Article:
In August this year, the Election Commission of Pakistan had announced its intentions to allow overseas expats to vote in the country’s general elections in 2018, as long as they held their citizenship. Keeping with the plan, a mock exercise was conducted to evaluate security, among other things. The Pakistani embassy in Riyadh, the High Commission in London and its consulates in New York, Dubai, Manchester, Bradford and Glasgow carried out the test. Employees at the foreign missions were asked to participate in the exercise, by voting for fictitious candidates, via two means — postal and online ballots.
Election Commission of Pakistan
The Election Commission of Pakistan (ECP) on Thursday unveiled its plan for next general elections in 2018 promising to introduce biometric voting machines, but rubbished the rigging allegations in last year’s polls. ECP Secretary Ishtiaq Ahmed Khan during a news conference held here at the commission’s office said foreign observers and independent election monitoring bodies had expressed satisfaction with election process in country held in May 2013. “Let me make it very clear that anybody who has doubt about rigging in elections, should wait for the Election Tribunals to come up with final judgments,” the secretary told newsmen in apparently pointing to Imran Khan, Pakistan Tehrik-e-Insaf (PTI) chief, who has been lambasting the election results.
In the wake of ongoing thumb print verification controversy, National Database and Registration Authority (Nadra) has taken proactive initiative by developing electronic voting machine (EVM) solution proposed to be placed on all polling stations across the country. The Nadra claims that the system aims at ensuring transparency and rigging-free elections because each voter will be able to cast only one vote. An official press release issued by the authority says that electronic thumb verification of each voter shall be done at the respective polling station before casting the vote without the use of magnetized ink. The new EVM solution will incur only 40 per cent of total cost of magnetized ink that amounts to Rs 2.5 billion.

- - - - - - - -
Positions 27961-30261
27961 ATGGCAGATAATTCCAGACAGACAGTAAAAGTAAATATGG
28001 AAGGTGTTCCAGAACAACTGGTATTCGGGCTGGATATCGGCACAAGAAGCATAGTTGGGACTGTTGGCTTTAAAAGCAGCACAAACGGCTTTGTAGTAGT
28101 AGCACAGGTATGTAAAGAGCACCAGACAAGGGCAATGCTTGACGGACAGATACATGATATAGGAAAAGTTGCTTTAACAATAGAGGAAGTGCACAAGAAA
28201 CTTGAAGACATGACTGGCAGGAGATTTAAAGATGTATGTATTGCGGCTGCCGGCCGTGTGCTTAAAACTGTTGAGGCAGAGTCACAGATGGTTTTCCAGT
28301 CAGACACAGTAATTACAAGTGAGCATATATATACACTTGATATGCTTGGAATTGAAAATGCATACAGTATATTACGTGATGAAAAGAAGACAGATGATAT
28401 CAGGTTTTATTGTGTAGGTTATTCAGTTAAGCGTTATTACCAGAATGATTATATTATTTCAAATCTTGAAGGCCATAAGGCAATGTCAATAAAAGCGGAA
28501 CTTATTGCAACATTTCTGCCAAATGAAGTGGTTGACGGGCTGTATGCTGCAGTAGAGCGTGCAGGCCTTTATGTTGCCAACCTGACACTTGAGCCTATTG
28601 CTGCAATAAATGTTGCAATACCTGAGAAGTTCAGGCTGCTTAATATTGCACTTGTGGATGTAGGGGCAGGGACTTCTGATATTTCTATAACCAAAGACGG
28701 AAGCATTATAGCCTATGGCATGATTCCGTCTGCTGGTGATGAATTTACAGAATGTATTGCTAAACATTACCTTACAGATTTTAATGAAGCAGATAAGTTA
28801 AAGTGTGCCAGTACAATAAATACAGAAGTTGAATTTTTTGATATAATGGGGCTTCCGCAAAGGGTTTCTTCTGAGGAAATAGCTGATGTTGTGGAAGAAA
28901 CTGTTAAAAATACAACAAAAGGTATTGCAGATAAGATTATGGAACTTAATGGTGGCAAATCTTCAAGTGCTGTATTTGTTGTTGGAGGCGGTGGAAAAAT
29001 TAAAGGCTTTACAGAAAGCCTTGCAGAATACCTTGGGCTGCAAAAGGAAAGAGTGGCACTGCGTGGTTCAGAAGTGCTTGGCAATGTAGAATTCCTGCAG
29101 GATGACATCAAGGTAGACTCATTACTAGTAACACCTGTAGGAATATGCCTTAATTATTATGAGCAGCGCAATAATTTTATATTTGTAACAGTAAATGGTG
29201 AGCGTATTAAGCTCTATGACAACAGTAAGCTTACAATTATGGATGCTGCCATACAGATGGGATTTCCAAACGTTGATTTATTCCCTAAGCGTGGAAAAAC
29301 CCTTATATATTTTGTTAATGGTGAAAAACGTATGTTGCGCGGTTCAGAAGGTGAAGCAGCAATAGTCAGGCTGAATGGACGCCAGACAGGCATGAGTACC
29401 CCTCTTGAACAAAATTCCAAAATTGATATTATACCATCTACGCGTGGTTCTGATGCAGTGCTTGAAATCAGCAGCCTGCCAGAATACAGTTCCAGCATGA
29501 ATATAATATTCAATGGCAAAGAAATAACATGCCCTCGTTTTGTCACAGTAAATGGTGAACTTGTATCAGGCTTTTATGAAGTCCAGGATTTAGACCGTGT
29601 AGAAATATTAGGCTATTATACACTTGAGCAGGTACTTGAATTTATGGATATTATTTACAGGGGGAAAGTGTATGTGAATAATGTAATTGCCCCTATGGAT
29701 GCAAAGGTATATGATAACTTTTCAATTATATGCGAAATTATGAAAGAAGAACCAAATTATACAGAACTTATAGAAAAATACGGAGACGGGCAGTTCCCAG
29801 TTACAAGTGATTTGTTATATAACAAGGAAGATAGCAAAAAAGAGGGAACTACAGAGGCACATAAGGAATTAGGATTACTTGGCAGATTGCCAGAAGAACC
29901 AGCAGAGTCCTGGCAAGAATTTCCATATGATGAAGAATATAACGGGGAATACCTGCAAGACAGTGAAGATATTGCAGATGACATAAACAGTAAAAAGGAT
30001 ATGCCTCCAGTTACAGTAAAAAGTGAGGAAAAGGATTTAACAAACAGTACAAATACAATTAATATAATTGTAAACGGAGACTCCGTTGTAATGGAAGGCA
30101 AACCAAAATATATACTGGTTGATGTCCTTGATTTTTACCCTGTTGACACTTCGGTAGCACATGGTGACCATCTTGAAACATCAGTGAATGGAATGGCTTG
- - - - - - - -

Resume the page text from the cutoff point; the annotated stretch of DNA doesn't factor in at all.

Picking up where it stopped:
Over 2,000 journalists working in Islamabad and Rawalpindi will not be able to vote because of duties on May 11. The journalists have demanded that the Election Commission of Pakistan (ECP) devise a swift strategy to facilitate them to vote in their respective constituencies. Many journalists will be on duty on May 11 to report news promptly. Unfortunately the ECP has no system to ensure that journalists can exercise their voting rights.
A source said Nadra chief Tariq Malik had written letters to the Election Commission of Pakistan (ECP) and the Ministry of Overseas Pakistanis to inform them that his organisation was ready to deploy e-voting facility for overseas Pakistanis. “There is no denying the fact that deployment and installation of e-voting software in host countries is an uphill task and Nadra needs an immediate official nod, including funds amounting to $1.5 million,” said the Nadra official. Any inordinate delay would result in the disenfranchisement of 4.5m Pakistanis living abroad who could otherwise take part in the general election, he added. Under the directives of Supreme Court (SC), Nadra developed a software within the given deadline for overseas registered voters to exercise their right to franchise. A demonstration was also made which was three-member bench of the SC headed by the chief justice.